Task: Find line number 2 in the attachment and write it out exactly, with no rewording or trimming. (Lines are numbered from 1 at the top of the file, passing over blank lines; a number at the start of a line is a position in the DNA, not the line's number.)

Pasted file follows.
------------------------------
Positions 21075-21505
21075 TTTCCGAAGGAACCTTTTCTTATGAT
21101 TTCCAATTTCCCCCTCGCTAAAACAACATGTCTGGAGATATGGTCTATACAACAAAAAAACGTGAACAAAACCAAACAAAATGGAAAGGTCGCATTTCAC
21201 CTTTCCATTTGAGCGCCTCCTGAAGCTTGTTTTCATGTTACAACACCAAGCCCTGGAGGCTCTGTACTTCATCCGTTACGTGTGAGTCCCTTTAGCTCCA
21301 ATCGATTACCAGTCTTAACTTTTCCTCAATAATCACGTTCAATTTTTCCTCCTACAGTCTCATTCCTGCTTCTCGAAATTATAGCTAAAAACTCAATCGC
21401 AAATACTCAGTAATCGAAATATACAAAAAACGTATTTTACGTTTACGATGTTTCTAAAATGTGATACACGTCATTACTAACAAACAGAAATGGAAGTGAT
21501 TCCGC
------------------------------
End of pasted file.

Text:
21075 TTTCCGAAGGAACCTTTTCTTATGAT